Writing therapy exists as a kind of expressive therapy. What is expressive therapy? Great question! This kind of therapy focuses on providing ways for a client to express his or her feelings freely in a safe environment. Expressive therapy includes a wide variety of creative therapies to assist individuals in focusing on the process instead of a final product. This therapy includes art therapy, dance therapy and music therapy as well as writing therapy. These forms of therapy aim to help individuals by allowing them to express their feelings with words on paper (or electronically by computer). Being able to express oneself through writing can be extremely therapeutic and aid in the healing process.
Writing can exist as a key component to therapy. According to the American Psychological Association, writing is an excellent tool in the healing process for many who seek therapy. Several studies, including one conducted at the University of Texas at Austin, conclude that writing can boost immune function.
Therapists use many kinds of writing therapy today. Handwriting therapy helps individuals strengthen the mind-kinesthetic connection while internet writing therapy uses modern technology to enhance the therapy process. Writing helps not only to cure yourself but also to boost your memory. Nathan Field is an important champion of writing therapy; specifically, he advocates for a specific writing therapy called internet writing therapy. His paper entitled “The Therapeutic Action of Writing in Self-Disclosure and Self-Expression” focused on how individuals can use the internet to strengthen the therapist-client relationship. In this approach to writing, e-mail is the primary avenue of contact between the client and the therapist. The anonymity of email encourages honesty from the client in addressing topics assigned by the therapist. The client and therapist agree on a specific timeframe to answer and then respond to each other. Field argues that writing through email can remove inhibitions a client may feel when addressing issues face to face. Confronting issues through email encourages freedom and clients can reflect and take time to communicate exactly what they are thinking. Clients enjoy as much time as they need to explore their thoughts instead of being limited to an hour-long (or less) timeframe. Internet writing therapy has yielded many positive experiences for the client-therapist relationship.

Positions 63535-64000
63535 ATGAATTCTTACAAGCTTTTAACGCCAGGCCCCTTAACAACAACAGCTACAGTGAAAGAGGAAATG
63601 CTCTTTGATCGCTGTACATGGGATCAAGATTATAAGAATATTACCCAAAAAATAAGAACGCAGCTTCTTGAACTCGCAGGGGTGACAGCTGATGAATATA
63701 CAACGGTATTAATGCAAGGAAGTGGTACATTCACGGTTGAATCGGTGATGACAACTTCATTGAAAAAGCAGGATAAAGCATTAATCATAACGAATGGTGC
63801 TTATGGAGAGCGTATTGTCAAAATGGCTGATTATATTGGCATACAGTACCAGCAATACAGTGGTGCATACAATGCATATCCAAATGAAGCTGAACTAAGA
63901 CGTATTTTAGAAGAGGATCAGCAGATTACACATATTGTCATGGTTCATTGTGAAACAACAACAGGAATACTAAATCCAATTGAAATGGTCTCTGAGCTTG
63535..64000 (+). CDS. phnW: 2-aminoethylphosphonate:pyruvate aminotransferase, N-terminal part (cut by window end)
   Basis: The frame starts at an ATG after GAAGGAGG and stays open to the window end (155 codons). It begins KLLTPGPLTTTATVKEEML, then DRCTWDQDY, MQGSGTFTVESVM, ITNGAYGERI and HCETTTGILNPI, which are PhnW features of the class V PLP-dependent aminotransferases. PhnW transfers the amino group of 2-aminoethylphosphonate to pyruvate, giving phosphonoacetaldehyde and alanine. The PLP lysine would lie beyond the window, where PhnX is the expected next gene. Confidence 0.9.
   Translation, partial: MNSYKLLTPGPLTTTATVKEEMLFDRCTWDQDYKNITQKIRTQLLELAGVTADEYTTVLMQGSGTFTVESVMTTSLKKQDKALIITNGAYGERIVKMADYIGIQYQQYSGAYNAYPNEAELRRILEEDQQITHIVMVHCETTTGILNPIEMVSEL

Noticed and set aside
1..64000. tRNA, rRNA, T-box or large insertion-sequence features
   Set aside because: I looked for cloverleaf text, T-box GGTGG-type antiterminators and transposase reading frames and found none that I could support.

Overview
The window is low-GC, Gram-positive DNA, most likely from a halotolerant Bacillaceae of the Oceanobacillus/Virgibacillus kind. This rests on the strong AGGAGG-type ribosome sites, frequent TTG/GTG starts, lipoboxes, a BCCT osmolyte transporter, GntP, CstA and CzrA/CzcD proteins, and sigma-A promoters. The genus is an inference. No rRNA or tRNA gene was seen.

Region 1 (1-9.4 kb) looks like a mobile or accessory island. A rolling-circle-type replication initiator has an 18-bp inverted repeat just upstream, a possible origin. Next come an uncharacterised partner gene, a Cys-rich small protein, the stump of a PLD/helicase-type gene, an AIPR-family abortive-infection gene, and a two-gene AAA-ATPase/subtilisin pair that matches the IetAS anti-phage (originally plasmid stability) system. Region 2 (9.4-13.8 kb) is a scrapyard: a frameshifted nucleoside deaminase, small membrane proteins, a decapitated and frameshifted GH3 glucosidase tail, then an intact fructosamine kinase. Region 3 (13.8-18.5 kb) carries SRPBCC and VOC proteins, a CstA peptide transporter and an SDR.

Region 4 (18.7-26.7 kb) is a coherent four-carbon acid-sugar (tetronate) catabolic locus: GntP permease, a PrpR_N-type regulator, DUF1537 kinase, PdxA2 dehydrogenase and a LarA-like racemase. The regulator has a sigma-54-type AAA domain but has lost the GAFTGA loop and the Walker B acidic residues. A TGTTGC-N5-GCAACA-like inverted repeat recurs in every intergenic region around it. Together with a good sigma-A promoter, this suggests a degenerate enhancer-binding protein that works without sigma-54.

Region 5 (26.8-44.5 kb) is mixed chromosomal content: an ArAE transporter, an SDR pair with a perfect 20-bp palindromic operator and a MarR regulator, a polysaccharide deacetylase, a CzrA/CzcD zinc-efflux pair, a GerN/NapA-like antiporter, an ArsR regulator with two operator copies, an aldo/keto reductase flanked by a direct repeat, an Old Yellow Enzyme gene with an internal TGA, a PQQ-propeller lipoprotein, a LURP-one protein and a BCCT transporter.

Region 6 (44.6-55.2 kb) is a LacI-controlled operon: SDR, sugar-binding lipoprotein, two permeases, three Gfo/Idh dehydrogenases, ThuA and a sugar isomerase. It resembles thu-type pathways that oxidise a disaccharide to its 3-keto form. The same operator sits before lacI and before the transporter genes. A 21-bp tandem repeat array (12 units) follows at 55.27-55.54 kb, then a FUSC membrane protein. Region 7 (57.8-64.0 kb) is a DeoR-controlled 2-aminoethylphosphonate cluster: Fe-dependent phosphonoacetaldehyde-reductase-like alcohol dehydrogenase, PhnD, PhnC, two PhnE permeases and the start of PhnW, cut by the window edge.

Writing Therapy Exercises
There are many types of writing therapy exercises; in fact, there are as many types of writing therapy exercises as there are writing therapists! These exercises can be short or long, and focus on fiction or non-fiction. They can rhyme or not. Here are ten common writing therapy exercises:
Letter to Yourself
This letter can be a letter expressing what’s troubling you, or what you love most about yourself. It may include goals or dreams. It may also include problems or issues you feel you need to address but haven’t yet vocalized.
Letter to Someone Else